AFI #81: Spartacus

The term epic is defined as heroic, majestic, impressively great. An epic motion picture is one that spans generations like The Godfather or one that is grand in scope and story. Spartacus is without question an epic motion picture, and not just because it’s more than three hours long. Typically an epic also involves a hero who achieves greatness and for me the character Spartacus embodies the term. And while Spartacus the film is perhaps an hour or so too long, Spartacus the character is one of the greatest in film history.

The film was made in 1960 and directed by Stanley Kubrick who would go on to make such classic films as 2001: A Space Odyssey, A Clockwork Orange, Full Metal Jacket and The Shining. Until Spartacus I think the epics were a bit corny and it’s easy for me to compare Spartacus to Ben Hur (which readers of this blog will remember I did not like). While Ben Hur (#100 on the AFI list) was poorly acted and the plot was ridiculous, Spartacus kicks it up a notch with tremendous acting by Kirk Douglas, Laurence Olivier and Peter Ustinov (who won an Oscar for his role). The plot tells the story of the Roman slave Spartacus, who leads a slave uprising and eventually takes on the Roman army in a deadly battle for freedom. And while the story doesn’t end well for the slaves, I like the realism there and of course the legend of Spartacus becomes more powerful than the life itself. I wasn’t around in 1960, but I bet Spartacus was considered trailblazing in its time. Just think…only a few years later Kubrick made Dr. Strangelove, 2001, and A Clockwork Orange. These were not simple Hollywood stories, but rather the start of a new era of film making and it’s easy to see why Kubrick was so influential.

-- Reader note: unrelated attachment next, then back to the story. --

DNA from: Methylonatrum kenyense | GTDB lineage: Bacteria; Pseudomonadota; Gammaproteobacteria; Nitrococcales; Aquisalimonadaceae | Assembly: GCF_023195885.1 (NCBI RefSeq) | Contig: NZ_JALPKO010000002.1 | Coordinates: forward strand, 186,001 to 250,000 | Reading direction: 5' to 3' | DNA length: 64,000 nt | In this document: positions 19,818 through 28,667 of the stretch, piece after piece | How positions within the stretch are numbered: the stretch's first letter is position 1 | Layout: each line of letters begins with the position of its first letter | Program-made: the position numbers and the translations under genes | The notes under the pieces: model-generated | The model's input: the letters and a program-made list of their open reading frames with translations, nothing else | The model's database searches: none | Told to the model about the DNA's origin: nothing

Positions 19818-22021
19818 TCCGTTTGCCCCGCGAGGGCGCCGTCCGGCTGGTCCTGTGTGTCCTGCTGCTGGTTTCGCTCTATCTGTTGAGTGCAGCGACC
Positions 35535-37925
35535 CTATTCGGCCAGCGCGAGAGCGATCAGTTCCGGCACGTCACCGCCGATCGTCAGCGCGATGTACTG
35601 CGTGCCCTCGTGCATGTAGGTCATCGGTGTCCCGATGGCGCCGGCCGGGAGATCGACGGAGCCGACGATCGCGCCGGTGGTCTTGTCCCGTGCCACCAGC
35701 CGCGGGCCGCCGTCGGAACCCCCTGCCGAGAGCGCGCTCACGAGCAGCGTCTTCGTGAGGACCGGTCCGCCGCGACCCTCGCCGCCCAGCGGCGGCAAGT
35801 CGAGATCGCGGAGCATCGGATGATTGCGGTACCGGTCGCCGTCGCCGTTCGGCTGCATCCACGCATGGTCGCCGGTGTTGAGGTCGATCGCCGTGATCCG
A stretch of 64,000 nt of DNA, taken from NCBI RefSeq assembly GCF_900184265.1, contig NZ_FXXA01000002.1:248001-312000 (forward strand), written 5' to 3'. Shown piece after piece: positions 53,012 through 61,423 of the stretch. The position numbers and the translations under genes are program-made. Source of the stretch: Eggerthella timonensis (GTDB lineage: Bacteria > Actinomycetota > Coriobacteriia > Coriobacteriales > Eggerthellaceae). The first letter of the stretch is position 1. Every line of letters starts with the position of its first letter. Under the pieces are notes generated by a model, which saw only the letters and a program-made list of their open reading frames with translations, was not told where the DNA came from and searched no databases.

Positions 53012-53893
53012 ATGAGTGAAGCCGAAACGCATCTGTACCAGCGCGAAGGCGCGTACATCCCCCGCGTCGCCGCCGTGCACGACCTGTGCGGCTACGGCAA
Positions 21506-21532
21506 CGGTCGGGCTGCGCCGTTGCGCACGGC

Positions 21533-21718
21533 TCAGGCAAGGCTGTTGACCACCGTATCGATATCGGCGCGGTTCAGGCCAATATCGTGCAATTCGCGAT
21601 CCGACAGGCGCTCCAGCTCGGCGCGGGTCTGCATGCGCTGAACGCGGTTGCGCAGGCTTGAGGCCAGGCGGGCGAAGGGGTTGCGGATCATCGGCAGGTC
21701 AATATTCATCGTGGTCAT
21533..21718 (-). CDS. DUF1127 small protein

I am surprised Spartacus didn’t even get nominated for a Best Picture Oscar, even though it won the Golden Globe for best picture. Awards (and lists like AFI for that matter) are so darn subjective. Interestingly, the film that did win the best picture Oscar that year (The Apartment) is next on the AFI list so I’ll get an immediate comparison.

Kind of lost in the story is the fact that it’s based on actual history. Spartacus lived from around 109-71 B.C. and did indeed lead a slave rebellion against the Romans. In fact, Spartacus himself is referenced throughout literature, film and pop culture and is often considered one of the greatest heroes in human history. It’s interesting that so many of our heroes are forced into action because of oppression. I suppose the reason I’m not a hero, for example, is because I have such an easy life in comparison to men and women like Ghandi, Joan of Arc and MLK. I wonder if being a hero is something we’re all born with but it only comes out in dire circumstances? Hope I never have to find out if I am Spartacus!

Next up: The Apartment

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